Palladium: What's in a Code Name?

On the way to trustworthy computing

Early this year, Microsoft launched "Trustworthy Computing," an initiative designed to elevate trust in computing systems. To that end, Microsoft has sent many employees to training classes to learn how to write more secure code. However, gauging by the number of security bulletins the company has issued, the effort hasn't yet borne fruit. Users have had to deal with several serious problems in some of Microsoft's core products, including Windows OSs, Microsoft SQL Server, and Microsoft IIS. Even so, an excerpt from a recent email that Microsoft Chairman and Chief Software Architect Bill Gates wrote places some responsibility for the many vulnerabilities elsewhere. Gates writes that although the Internet helps people and businesses use technology to reach their potential, "Ironically, it is the growth of the Internet and the advent of massive computing systems built from loose affiliations of services, machines, communications networks and application software that have helped create the potential for increased vulnerabilities."

In June, Microsoft announced a new element of its Trustworthy Computing initiative, code-named Palladium. As you might recall, Palladium is the name of a sacred image kept in the temple of Athena at Troy. According to some sources, the Palladium was either an image of Athena or an image Athena made of her playmate Pallas. According to legend, Zeus sent the Palladium to Dardanus, the founder of Troy. Supposedly, as long as the Palladium stood at Troy, no one could conquer the city. However, as we know, attackers did succeed in conquering and subsequently destroying Troy, by using the Trojan horse.

According to Microsoft, the "new Palladium" offers hardware-based protection to computer systems. The company claims that Palladium will "give individuals and groups of users greater data security, personal privacy, and system integrity. In addition, Palladium will offer enterprise customers significant new benefits for network security and content protection." According to a document on the company's Web site, the challenge that Palladium will meet is to build reliable, integral solutions; make improvements to computing platforms that enable greater opportunities; bolster confidence in computing; and continue to support backward compatibility.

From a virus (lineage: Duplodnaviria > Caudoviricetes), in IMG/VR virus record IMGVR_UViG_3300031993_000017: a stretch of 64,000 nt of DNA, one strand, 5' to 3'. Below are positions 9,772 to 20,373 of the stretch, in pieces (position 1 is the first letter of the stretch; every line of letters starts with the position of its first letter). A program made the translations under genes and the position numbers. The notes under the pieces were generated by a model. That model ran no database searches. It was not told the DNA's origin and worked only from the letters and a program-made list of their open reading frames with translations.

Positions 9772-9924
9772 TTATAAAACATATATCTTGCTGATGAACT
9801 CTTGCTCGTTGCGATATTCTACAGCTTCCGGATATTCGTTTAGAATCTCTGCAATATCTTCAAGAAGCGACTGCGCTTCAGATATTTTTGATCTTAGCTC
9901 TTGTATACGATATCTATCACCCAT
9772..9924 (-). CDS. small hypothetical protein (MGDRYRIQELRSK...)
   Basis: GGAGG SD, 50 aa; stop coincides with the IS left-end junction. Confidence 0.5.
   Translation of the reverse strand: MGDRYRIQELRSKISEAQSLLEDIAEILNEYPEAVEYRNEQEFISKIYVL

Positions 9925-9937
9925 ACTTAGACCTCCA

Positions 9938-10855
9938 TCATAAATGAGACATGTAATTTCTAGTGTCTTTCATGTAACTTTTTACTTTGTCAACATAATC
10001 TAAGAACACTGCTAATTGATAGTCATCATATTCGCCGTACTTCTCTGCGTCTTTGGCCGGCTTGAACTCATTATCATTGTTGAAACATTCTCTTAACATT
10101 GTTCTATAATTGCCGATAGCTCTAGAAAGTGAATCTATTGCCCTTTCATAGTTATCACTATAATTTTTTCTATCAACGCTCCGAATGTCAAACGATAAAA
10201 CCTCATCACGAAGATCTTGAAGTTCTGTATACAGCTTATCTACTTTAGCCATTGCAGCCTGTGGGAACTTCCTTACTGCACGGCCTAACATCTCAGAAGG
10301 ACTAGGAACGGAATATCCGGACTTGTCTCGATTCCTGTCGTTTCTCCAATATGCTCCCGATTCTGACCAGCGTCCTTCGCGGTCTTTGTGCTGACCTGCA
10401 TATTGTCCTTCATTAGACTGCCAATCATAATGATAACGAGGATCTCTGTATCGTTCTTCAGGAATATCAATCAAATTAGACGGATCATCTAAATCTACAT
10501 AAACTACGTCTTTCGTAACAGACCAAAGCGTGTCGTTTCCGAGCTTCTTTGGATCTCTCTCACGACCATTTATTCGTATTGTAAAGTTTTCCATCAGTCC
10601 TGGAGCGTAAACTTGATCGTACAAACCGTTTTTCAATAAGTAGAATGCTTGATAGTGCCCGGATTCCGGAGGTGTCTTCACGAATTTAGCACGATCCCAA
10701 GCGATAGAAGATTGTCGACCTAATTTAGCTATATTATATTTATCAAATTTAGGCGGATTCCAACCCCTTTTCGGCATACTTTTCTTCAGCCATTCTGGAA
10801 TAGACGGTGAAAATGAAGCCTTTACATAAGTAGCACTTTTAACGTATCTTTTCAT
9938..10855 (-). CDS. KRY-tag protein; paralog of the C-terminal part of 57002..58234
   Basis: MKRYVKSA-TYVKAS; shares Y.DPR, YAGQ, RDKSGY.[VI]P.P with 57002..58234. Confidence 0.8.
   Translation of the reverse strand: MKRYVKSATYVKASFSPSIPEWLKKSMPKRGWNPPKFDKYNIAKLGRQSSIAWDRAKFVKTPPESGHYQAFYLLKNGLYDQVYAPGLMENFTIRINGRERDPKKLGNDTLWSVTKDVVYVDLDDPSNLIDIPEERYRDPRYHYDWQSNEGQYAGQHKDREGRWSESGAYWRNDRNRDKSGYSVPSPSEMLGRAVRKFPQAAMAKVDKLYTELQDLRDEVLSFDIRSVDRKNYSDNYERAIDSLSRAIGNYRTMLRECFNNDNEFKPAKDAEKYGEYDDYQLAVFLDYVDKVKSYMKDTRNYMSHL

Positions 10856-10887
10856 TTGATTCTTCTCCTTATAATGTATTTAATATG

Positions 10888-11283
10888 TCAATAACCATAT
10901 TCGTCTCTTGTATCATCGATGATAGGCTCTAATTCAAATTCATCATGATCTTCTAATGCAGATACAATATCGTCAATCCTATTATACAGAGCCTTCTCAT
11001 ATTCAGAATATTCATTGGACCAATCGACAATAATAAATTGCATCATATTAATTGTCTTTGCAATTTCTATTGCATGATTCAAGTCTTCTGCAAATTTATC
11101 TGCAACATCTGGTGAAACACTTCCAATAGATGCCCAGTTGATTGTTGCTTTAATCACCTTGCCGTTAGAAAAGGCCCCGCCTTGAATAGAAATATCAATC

How will this new architecture work? At the hardware level, Palladium will have three components: Trusted space, Sealed storage, and Attestation. At the software level, Palladium will have two components: the Trusted Operating Root (TOR) and Trusted Agents. After TOR establishes Trusted space, attackers won't be able to reach the TOR. Sealed storage is memory space used to store secrets that nontrusted programs can't retrieve. Attestation is a mechanism that lets users expose selected information from within sealed storage. As a core component of Windows OSs, TOR is designed to provide basic services to trusted agents (i.e., programs or aspects of programs and services capable of storing information in trusted memory space). According to Microsoft, Palladium will provide protection from the keyboard through the PC to the monitor--and render spyware, virus, and other nuisances ineffective. (I'm not sure how the Federal Bureau of Investigation--FBI--will react to losing the ability to sniff data on users systems, but something tells me that spyware will operate under Palladium-enabled systems even if it requires a court order.) Nevertheless, the bottom line is that to take advantage of Palladium, everyone must purchase new computer hardware and software that supports the technology.

Microsoft states that it will develop the Palladium code in an open-source environment, which at first seems an about-face for the company. Microsoft has criticized open-source software as a basically insecure way of developing good code. But the company obviously wants to use the momentum of open-source development (which software such as Linux drives) to bolster public support for Palladium, which seems to be a typical Microsoft tactic: If you can't beat them, assimilate them.

Robert X. Cringely wrote an interesting column about Palladium. According to Cringely, "\[Palladium\] may actually make the Internet somewhat safer. But the real purpose of this stuff, I fear, is to take technology owned by nobody \[such as TCP/IP\] and replace it with technology owned by \[Microsoft\]. That's taking the Internet and turning it into MSN ... This is diabolical. If Microsoft is successful, Palladium will give Bill Gates a piece of every transaction of any type while at the same time marginalizing the work of any competitor who doesn't choose to be Palladium-compliant. So much for Linux and Open Source, but it goes even further than that. So much for Apple and the Macintosh."

Let's hope Microsoft's Palladium doesn't end with the fall of a "great city" (i.e., the Internet) at the hands of devious tricksters who somehow deliver a Trojan horse that crushes a society into submission. Let me know what you think about the Palladium element of the Trustworthy Computing initiative.

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